1. Review of Cardo’s design and company support: I bought 3 G9X less than 3 years ago from a large dealer, $700. They have a rechargeable battery that isn’t serviceable in them. They also cannot be repaired. Therefore I need to buy 3 more to replace what i have because one tone of them went bad. I think it is irresponsible for the vendor to design that way and therefore it is a flaw in the company and support for them. I tried to ask for help and escalated but only got a discount code to buy 3 more. I cannot recommend this company as they do not support their devices for long term. These devices should be support and last more than 3 years.

  2. I havea training school in the uk
    I purchased gx9 about 8 years ago and i still have them although i now use my smartpack i can only say how good they are and would highly recommend cardo system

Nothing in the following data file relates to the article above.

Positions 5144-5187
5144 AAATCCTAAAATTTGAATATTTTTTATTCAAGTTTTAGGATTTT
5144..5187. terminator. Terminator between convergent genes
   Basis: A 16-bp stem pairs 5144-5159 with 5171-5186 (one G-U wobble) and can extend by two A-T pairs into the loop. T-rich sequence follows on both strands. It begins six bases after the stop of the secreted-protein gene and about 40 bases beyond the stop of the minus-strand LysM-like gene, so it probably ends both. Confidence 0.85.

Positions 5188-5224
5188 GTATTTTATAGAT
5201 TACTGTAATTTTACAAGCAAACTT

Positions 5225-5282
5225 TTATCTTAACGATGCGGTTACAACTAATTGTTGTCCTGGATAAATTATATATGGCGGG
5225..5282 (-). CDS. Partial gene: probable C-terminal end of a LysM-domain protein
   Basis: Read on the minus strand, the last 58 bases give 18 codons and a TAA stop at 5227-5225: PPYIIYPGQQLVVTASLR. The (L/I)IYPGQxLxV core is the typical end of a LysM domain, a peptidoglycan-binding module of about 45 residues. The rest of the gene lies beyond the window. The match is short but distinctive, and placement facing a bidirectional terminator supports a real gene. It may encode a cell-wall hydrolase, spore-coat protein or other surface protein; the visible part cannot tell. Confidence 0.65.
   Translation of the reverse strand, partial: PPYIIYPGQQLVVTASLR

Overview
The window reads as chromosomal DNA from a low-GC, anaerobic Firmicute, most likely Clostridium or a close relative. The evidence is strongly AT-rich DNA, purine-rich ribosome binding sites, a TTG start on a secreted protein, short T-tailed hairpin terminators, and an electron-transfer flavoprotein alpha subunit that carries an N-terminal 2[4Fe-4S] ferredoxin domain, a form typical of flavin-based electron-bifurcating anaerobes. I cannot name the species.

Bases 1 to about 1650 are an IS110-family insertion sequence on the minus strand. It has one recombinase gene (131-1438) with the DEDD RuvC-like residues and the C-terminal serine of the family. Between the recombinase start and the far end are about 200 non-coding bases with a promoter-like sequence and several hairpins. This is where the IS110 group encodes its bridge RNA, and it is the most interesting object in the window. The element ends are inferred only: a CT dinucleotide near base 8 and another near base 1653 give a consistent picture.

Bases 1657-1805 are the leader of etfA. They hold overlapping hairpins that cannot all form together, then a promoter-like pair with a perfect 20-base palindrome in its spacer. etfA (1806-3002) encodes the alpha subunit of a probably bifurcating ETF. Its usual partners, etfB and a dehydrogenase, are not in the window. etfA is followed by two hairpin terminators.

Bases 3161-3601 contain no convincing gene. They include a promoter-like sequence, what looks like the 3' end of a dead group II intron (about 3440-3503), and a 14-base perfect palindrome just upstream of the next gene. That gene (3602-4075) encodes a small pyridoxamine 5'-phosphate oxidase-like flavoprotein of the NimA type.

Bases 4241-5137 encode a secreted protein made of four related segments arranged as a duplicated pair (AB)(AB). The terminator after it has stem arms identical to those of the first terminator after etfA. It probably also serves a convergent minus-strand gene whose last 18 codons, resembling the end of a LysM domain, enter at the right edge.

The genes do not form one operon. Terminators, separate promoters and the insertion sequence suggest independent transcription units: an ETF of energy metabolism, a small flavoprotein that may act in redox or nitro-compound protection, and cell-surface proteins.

I must say i was the first training school to use cardo radios in the uk and now have my nearby fellow trainers now using them cant say better than that

  3. I and a friend purchased a pair of the packtalk bold headsets and found them very complicated to work and as for the FM radio it is worse than useless,the RDS feature is active but doesn’t actually work and I’m thinking we made a very expensive mistake with the equipment

  4. The Cardo AND Sena are great out of the box. Get a year of service out of the units and then try to get ANY type of customer service. Non existence. MIA. Sucks.
    Plan on pissing away $350 to $500 every few years.
    Look up customer reviews and the related problems. Will make you think twice.

  5. As a solo riding music playing, call receiving tool the packtalk bolk works well.
    As an intercom system for 2 riders, its pants. Guaranteed that multiple times a ride we will have to stop and turn the radio off on at least one unit. No idea why, voice commands are disabled on both units… but either or both units will at some point just turn the radio on and then, the radio doesn’t work anyway even after setting the stations.
    Says distance up to 1 mile apart, yeah right. More like 2 cars away and heaven forbid there is a car between the bikes or a bend in the road. This is in DMC mode even tried Bluetooth and that was worse.
    Overall, the ancient G9X units we had before these were better products. If I hadn’t paid so much for these things they would have gone in the bin already.